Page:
Gardening is a paradoxical activity. We talk of gardening bringing us closer to nature yet leave Nature in charge and a garden soon becomes a thicket of botanical thugs. Gardening is all about keeping nature in the place we define for it. At one extreme, say a classic French potager, there’s no doubt that the gardener has the upper hand. Towards the other end of the garden spectrum are the relaxed (and highly fashionable) borders of billowing grasses and drifting perennials which offer a picture of nature enhanced. Picture perfect wildflower meadows may be a happy accident of local soil, seed and haymaking or they may be laboriously created by stripping off excessively rich topsoil, digging, raking, seeding and weeding. Is the first of these more natural than the second?
The wildflowers which naturally colonise the rich soil of our Berwick garden are big, bold and sometimes beautiful. There’s no room for them in our plans for the flat ground near the house or the gentle slope of the orchard but the hill is their garden. Backlit by morning sun the strongly ribbed leaves of hogweed are just as dramatic as an exotic Gunnera or Rogersia.
In early summer the broad umbels of white hogweed flowers are busy with bees, hoverflies and beetles. The seed heads which follow make dramatic silhouettes on the skyline and attract chattering parties of colourful goldfinches.
From the human point of view, tall spikes of rosebay willow herb are the perfect contrast to the flat hogweed heads (if you’re not worrying about their seedlings colonising your flower beds).
Great hairy willow herb is a close cousin with a very different style. Where the rosebay has stiff purple stems and smooth dark leaves everything about the great hairy willowherb is soft and downy. Close up, the flowers of the two species may be a similar colour but seen from a distance one plant is a brightly colourful statement while the other is a pink-tinged cloud.
There are less assertive wild plants on the hill too, feathery leaved yarrow in shades of cream and palest pink, juicy wild sorrel (which make a perfect sauce for fish), ferns half hidden in shady corners and purple vetches scrambling through tall grass stems.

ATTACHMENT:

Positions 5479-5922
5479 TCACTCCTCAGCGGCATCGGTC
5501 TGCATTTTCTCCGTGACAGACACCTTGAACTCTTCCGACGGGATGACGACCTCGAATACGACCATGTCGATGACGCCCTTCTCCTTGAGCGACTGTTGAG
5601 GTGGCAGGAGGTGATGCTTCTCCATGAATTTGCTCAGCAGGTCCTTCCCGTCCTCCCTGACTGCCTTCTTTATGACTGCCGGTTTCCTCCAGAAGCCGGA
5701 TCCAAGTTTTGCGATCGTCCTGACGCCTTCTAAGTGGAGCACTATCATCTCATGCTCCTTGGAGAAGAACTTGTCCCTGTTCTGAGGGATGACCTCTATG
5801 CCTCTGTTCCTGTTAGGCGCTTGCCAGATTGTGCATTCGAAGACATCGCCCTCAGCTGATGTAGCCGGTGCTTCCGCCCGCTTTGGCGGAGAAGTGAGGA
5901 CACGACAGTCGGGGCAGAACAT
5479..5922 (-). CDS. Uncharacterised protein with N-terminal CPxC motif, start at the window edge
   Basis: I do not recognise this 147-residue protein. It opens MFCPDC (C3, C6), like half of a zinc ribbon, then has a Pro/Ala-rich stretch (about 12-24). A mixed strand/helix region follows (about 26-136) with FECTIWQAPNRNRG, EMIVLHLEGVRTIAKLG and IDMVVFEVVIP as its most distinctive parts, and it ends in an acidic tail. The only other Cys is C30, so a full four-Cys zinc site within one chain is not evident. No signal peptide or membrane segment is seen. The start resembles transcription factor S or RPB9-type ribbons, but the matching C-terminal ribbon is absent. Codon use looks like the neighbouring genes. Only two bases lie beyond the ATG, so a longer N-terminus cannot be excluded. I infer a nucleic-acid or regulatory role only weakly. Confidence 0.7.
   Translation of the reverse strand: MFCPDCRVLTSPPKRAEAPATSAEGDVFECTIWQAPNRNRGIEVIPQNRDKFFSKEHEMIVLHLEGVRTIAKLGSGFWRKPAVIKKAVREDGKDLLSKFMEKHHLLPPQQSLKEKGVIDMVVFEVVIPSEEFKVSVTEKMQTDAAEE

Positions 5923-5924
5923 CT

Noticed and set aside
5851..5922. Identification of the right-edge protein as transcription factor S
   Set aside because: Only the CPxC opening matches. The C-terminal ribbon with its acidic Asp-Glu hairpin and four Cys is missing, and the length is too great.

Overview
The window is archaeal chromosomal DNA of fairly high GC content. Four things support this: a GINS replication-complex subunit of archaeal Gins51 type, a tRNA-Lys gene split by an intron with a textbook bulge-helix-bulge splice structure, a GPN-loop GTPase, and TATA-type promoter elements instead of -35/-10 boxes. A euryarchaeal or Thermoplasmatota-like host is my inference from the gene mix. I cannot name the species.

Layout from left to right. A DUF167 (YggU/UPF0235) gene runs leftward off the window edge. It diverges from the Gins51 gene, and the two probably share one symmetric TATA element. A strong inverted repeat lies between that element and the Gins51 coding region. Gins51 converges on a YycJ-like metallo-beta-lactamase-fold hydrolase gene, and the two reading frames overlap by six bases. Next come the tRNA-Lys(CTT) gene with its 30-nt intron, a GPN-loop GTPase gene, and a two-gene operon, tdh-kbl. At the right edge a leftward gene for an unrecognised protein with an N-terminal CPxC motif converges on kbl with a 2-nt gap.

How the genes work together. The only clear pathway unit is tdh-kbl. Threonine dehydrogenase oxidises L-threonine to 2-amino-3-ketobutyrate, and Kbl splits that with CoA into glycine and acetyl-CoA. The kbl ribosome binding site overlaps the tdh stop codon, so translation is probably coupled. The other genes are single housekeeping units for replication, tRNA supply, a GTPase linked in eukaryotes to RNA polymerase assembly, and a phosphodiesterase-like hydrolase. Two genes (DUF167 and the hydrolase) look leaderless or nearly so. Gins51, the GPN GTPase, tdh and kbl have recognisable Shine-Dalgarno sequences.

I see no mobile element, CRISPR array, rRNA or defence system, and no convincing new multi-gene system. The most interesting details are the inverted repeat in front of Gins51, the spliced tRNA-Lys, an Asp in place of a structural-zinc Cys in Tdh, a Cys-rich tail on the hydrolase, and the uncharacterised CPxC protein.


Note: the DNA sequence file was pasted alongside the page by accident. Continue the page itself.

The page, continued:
Grasses make up the fabric through which all the colourful strands of wildflowers are threaded and these grasses come big and bold too. Over the years cocksfoot and tall meadow grass layer new stems on old, forming solid tussocks which smother out lower growing grasses. Down at ground level there are patches of bare earth under and between the tussocks, offering a network of hidden passages to voles, hedgehogs and rabbits. The tussocks make ankle turning obstacles for big footed humans and it takes a season of regular cutting to make a path of soft, walkable grass.
So where’s the gardening in all this? The present mix of grasses and wildflowers developed its uneasy equilibrium over decades of grazing by horses and goats. Since the grazing was left to rabbits alone brambles have been creeping down the hill and tree seedlings from the neighbouring wood have started to put down roots. It might be interesting to simply watch the natural progression from grassland to scrub to woodland but trees high up on the hill would cast unwelcome shade on the garden down below. We could fence off the upper part of the hill and get a couple of goats. (Some members of the wider family think that’s a good idea but they won’t be around to keep the goats out of the vegetable garden).
Instead I’m planning to garden the hill with a light touch, a scythe and a mattock. I’m gradually cutting and leveling paths through the vegetation, editing plant groups to favour interesting wildflowers over too many docks and nettles. We have plans for a sitting area on top of the hill and a dell leveled out of the slope lower down. In years to come there will still be plenty of tussocks to hide small mammals but there may be more colourful wildflowers. There will be berries for birds, wild roses for the bees and a pond for frogs and newts. This will be a garden but definitely a wild one. Future visitors may be fooled into thinking Nature did it all herself.